At its peak in mid-2022, nearly 2 percentage points of the contribution of goods inflation to total annual inflation was accounted for by one component – home-building costs. Part of this was because supply chain issues affected building materials as well as other commodities. Prices of many building materials are still rising in Australia, even though comparable data for some other countries are showing declines.

But there is more to it than this. ABS data on output prices for residential construction have been rising a bit faster than building materials costs in recent quarters. The price rises therefore can’t all be the passing on of recent increases in materials costs. Some of the difference might be labour costs, including from weather-related stoppages or more generalised poor productivity. Margins are presumably being rebuilt as well. This is understandable given that many builders were squeezed when rising costs collided with existing fixed-price contracts, with some becoming insolvent or otherwise leaving the industry.

Most countries do not include home-building costs in their CPI measure, but Canada does. It is a useful comparator given it, too, has seen strong population growth and rising housing prices. Population growth has been even stronger there than in Australia, exceeding 3% over 2023. The surge in rent inflation in Canada has been similar to that in Australia, peaking at around 8%.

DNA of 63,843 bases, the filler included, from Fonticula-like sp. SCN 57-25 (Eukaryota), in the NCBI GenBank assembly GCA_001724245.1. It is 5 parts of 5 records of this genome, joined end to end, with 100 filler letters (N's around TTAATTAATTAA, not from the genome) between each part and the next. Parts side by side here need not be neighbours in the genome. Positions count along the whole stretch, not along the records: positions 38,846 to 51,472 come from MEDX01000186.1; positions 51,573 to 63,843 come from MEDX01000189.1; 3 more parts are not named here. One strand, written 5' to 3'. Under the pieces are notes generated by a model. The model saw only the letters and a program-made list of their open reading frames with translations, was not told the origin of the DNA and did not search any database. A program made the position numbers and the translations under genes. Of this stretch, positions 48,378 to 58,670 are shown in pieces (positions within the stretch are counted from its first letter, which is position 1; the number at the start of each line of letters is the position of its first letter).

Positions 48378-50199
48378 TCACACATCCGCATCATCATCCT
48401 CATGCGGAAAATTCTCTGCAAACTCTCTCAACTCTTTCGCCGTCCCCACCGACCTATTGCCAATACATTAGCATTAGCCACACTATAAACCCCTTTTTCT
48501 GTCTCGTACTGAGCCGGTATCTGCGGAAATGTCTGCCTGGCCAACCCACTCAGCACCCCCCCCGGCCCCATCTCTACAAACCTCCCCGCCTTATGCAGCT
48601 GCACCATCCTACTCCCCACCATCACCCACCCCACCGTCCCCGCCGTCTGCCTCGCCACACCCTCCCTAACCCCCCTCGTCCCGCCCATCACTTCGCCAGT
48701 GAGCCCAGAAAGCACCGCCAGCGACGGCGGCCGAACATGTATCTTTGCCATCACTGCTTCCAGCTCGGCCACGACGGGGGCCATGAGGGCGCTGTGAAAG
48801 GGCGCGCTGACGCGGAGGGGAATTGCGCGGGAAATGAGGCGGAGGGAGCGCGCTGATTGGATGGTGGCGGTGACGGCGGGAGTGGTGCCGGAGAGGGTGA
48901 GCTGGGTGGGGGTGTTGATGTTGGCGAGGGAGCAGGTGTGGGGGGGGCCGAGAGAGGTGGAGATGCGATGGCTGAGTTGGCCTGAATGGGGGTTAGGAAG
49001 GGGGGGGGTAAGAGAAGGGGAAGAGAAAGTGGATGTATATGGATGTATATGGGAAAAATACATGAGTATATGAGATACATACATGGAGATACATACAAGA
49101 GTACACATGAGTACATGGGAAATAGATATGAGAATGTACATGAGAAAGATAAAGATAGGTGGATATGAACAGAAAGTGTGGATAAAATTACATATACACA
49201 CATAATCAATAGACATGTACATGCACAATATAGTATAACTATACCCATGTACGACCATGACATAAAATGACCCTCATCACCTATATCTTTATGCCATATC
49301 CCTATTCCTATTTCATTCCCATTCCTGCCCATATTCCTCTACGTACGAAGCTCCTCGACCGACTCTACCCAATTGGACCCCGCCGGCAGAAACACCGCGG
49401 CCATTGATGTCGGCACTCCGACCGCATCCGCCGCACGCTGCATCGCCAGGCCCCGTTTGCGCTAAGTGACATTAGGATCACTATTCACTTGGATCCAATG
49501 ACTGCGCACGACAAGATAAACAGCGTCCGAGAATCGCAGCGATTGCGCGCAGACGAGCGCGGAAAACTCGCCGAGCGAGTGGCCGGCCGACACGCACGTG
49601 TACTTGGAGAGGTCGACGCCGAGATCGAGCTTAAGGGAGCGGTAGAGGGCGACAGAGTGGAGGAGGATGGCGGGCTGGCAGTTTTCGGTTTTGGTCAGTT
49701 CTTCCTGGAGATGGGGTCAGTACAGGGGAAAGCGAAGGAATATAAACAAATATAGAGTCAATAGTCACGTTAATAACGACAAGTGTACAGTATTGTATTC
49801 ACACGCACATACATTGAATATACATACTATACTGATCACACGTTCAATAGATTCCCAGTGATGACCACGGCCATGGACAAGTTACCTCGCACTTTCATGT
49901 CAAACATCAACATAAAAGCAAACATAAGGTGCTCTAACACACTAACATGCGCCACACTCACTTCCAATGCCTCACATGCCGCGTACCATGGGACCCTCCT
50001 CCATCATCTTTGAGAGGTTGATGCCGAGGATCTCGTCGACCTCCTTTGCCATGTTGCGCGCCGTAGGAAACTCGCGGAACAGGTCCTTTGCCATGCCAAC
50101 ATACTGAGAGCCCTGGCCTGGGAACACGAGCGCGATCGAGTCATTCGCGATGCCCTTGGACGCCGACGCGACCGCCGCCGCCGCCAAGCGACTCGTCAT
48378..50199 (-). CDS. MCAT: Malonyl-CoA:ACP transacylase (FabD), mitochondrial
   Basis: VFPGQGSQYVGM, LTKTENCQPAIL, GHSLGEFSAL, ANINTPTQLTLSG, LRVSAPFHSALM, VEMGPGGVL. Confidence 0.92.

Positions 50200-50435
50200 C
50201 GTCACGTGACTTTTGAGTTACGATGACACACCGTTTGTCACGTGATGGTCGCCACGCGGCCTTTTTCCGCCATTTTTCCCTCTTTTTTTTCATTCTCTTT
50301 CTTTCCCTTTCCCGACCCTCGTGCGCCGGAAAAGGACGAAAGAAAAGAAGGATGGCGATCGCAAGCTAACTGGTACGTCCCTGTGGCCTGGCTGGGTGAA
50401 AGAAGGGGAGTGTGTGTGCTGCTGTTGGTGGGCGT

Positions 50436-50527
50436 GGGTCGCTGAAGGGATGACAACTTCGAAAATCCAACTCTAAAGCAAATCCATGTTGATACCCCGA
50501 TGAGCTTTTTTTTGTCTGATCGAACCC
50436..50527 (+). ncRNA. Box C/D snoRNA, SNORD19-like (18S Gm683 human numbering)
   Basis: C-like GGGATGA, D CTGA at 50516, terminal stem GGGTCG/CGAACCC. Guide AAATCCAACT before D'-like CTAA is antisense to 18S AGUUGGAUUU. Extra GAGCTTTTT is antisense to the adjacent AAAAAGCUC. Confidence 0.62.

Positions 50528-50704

Like Australia, Canada also saw a surge in building costs, but this peaked around the middle of 2022. Since then, the home-building component of the CPI has been declining slightly; it is now 2% below its peak. In contrast, home-building costs as measured in the Australian CPI have increased by around 7% over the same period. This is a significant gap to open up over a relatively short horizon.

An explanation for these Australia-specific developments cannot be found in price data alone. They do, however, show that the economics of construction are not compatible with meeting Australia’s home-building needs. The lingering backlog of approved but uncompleted homes also supports the view that construction industry capacity is currently the main binding constraint. Zoning reform or other interventions unrelated to the capacity and costs of construction will do nothing to address this specific issue. And while some might point to the high level of non-residential and infrastructure construction work calling on the same resources, it is noteworthy that price deflators for these sectors have increased by less than for housing construction.

Given the RBA’s focus on services price inflation, we do not expect this ‘home-grown’ inflation issue would cause it to misinterpret the underlying dynamics of supply and demand in Australia. It should, however, be front of mind in discussions about measures to expand housing supply.